Chapter 5



The century 1750-1850, brought immense changes to the North-East as it did to Britain as a whole.  Horse power was supplanted by steam power and transport was completely revolutionized by the invention of the locomotive.  Old towns burst out of their medieval walls as population rapidly increased and new towns came into existence.


The first half of the nineteenth century saw the opening of many new collieries away from the Tyne and the Wear, in areas which relied on the new railways to transport coal to the nearest ports.  In East Durham the coal is covered by, concealed beneath, beds of magnesian limestone and for this reason the more easily reached seams in the west and center of the county were worked first.


In 1821, the first new pit was sunk at Hetton, reaching the Hutton Seam at 147 fathoms.  Others followed in the next twenty years at Murton, Haswell, Thornley, Shotton, Castle Eden, Trimdon, Seaton and Monkwearmouth.  The sinking of these pits was only achieved in the face of immense difficulties.  The greatest enemy was water, for vast quantities held in a bed of sand at the base of the magnesian limestone poured into the shafts.  Without the inventions of Newcomen and Watt the improvements to them that followed these pits could not have been sunk.


On January 29th, 1834 the first seam of coal 3ft.9ins. in thickness was won at Thornley Colliery, the property of Sir W.Chaytor 1 and Messrs. Thomas Wood 2, John Gully 3 and Burrell who comprised the Thornley Coal Company.  The following were the seams of coal at the beginning of the working of the mine.

                                                                                                Depth                           Thickness

                                                                                                First Seam        216ft.                           3ft. 9ins.           Not named, never worked

                                                                                                5/4                     505ft                            7ft. 2ins.            Worked

                                                                                                Low Main        748ft.                           3ft. 9ins.            Worked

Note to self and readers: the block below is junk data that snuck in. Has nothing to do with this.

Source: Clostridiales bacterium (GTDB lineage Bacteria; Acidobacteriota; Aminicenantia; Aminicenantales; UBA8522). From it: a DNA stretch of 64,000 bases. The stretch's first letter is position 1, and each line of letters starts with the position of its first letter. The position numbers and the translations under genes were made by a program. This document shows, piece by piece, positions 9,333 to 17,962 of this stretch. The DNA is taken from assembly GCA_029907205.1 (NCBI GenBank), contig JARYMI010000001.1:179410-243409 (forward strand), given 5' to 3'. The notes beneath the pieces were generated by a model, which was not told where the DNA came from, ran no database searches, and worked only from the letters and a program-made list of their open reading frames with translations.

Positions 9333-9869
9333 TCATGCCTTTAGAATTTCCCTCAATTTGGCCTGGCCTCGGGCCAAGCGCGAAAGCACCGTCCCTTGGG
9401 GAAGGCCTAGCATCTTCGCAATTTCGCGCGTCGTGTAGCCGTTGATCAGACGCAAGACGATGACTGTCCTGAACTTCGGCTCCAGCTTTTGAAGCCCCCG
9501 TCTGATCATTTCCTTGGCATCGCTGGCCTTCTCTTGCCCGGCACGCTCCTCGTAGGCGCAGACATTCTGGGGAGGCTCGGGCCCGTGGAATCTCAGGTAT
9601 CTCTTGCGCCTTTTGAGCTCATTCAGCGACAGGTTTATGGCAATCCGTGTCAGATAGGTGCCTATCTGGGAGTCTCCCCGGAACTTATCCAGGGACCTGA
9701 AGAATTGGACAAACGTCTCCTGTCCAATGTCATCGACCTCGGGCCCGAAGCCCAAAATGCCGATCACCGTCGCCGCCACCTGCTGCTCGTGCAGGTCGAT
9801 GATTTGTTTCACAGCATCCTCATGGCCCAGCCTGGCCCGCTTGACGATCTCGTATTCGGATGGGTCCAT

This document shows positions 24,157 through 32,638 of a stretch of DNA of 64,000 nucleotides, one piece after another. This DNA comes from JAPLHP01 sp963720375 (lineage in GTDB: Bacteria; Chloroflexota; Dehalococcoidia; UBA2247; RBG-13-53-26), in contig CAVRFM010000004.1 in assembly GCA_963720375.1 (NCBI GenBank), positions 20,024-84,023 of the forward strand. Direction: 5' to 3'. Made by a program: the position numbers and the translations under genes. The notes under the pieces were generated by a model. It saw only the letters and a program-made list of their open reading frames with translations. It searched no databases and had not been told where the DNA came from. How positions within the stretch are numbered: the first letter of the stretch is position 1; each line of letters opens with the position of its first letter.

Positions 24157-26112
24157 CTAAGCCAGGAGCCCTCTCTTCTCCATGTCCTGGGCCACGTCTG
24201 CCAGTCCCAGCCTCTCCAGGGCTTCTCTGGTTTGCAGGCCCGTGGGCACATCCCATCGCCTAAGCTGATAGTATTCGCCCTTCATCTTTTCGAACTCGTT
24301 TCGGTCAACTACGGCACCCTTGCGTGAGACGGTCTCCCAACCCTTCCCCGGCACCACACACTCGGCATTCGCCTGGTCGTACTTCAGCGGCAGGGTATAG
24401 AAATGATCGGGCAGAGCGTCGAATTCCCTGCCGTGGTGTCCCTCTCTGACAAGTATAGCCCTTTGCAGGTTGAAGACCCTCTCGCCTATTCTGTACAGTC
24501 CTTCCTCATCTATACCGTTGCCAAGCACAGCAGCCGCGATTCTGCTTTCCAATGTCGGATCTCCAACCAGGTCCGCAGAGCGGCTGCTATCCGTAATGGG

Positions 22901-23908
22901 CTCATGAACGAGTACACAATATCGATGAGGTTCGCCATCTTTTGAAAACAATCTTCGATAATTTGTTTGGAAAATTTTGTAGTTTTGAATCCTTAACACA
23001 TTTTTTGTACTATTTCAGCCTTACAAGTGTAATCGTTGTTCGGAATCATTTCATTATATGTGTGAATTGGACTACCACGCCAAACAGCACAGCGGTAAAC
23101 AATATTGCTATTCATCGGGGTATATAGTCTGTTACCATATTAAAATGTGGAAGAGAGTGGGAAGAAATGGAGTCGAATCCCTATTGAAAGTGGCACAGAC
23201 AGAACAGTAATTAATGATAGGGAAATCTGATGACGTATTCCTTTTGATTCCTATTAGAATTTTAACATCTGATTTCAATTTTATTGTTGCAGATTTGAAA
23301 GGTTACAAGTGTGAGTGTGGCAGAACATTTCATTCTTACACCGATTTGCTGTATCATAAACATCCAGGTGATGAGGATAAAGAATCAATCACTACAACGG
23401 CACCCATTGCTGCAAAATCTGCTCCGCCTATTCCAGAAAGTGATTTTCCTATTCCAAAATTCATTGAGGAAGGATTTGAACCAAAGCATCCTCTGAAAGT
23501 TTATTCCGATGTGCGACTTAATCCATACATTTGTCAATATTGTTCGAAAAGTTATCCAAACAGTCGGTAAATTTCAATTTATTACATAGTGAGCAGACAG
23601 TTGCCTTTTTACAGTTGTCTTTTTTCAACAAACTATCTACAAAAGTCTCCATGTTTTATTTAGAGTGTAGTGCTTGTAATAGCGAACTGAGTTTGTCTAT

Top Hutton       820ft.                           1ft. 11ins.             Training face only

                                                                                                Hutton              863ft.                           3ft. 0ins.            Worked

                                                                                                Harvey             994ft.                           3ft. 0ins.            Worked

                                                                                                Busty             1,032ft.                           3ft. 0ins.            Worked

                                                                                                Brockwell    1, 098ft.                                                    Not worked



In the space of a few years Thornley changed from a sparsely populated farming community centred around a Manor into a fairly densely populated village with the focal point being the pit shaft.  In 1801 the population of Thornley was 56; in 1811, 58; in 1831 three years before the first coal was won, 50.  In 1841, only seven years after the mine opened the population was 2,730; and in 1851, 2,740, of whom 1,423 were males and 1,317 females.  The first newcomers, the shaft sinkers came largely from Cornwall, but a few of them were Germans.  Colliery workers were later recruited from Ireland.


1 Sir W. Chaytor - brother-in-law of Whitton Hall       

2 Thomas Wood - of Coxhoe Hall

3 John Gully - bare knuckle boxing Champion of England, gambler, racehorse owner, country squire and M.P.